Imagine There’s No Countries . . .

Considering the Possibility and Practice of Global Citizenship

Score One for the Cosmopolitans or Did Hegel Go Far Enough?

Posted by bklunk on February 11, 2009

Cosmopolitanism, Rightly Understood «

I found this post in the interesting blog Dispatches.  The author takes on the notion that cosmopolitanism is flat and bloodless:

I admit I’m rather biased, having benefited greatly from growing up overseas. But there’s something deeply unattractive about the sort of self-satisfied parochialism that holds any knowledge of the outside world inevitably demeans our appreciation of hearth and home: “To love the deep emptiness of a blue winter sky, or a gnarled oak dangling a tire swing from its twisted fingers; to prefer bacon and eggs really and truly to a croissant: these are the first stirrings of a truly human existence.” I confess a certain weakness for croissants, but that hasn’t compromised my ability to appreciate a hearty Southern breakfast. If anything, exposure to a world outside the United States has done wonders for my understanding of our storied national inheritance. How does one celebrate one’s home without understanding its unique place in the world? How many jaded expatriates have gone abroad and then come back, exclaiming “You don’t know what you’ve got ’til it’s gone!” Obnoxiously multicultural hipsters raise everyone’s hackles, but real cosmopolitanism sharpens rather than dulls our appreciation of  where we come from.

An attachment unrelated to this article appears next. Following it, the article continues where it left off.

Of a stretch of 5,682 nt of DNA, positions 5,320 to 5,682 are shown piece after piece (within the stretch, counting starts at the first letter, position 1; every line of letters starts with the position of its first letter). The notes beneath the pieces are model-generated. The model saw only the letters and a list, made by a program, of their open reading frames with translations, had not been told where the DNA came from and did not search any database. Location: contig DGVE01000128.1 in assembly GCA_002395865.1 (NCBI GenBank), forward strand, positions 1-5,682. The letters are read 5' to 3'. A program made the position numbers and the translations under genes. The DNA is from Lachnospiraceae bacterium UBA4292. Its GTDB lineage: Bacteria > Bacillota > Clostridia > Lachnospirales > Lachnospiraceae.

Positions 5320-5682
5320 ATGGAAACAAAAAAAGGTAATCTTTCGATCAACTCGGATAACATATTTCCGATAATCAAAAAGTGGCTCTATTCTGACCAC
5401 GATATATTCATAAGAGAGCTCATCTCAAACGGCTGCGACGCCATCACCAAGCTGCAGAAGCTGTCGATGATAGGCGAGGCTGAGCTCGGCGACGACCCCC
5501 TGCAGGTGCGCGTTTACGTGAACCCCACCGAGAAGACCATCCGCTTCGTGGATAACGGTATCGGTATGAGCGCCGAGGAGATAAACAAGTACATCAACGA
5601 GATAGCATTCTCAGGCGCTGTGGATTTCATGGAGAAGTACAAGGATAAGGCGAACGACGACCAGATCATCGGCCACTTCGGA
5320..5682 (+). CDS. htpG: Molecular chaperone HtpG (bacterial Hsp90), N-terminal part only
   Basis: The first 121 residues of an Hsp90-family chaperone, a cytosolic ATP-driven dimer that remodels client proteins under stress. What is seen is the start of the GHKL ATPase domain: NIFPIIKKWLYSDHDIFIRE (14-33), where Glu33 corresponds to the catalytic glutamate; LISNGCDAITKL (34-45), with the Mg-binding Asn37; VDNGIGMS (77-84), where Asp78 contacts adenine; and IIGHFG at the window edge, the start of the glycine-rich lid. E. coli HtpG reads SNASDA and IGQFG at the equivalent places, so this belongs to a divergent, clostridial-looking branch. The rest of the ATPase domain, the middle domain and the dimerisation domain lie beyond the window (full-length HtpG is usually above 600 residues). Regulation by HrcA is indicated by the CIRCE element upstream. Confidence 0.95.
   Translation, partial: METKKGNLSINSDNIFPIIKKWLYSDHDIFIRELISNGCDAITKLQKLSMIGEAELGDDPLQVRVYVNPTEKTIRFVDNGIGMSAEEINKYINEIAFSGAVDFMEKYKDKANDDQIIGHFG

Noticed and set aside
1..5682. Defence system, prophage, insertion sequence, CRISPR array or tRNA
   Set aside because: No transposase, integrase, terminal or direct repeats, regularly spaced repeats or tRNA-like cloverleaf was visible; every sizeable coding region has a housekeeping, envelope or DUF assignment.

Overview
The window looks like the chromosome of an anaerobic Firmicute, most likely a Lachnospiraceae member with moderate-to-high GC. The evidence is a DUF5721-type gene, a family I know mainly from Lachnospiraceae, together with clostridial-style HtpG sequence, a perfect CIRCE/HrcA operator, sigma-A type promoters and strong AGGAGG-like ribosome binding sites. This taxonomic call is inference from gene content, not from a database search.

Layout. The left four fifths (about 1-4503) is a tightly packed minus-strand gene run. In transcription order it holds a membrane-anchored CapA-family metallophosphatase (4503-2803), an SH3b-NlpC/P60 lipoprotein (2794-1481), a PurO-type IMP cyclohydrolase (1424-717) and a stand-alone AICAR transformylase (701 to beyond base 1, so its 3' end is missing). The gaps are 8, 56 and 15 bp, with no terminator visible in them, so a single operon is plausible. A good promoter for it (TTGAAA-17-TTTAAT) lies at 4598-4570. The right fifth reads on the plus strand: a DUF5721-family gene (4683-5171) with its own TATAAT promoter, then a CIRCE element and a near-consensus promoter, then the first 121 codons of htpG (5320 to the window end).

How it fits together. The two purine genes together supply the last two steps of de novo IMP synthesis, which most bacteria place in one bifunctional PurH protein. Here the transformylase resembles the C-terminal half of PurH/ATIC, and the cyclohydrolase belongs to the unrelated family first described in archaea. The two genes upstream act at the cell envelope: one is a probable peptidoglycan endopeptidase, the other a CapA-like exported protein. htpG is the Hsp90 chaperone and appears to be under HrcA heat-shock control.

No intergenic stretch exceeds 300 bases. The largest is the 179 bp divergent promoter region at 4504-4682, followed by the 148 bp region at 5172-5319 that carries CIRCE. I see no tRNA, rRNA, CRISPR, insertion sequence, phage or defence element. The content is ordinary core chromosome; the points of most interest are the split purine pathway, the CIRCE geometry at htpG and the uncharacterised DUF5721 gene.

Is this real cosmpolitanism?

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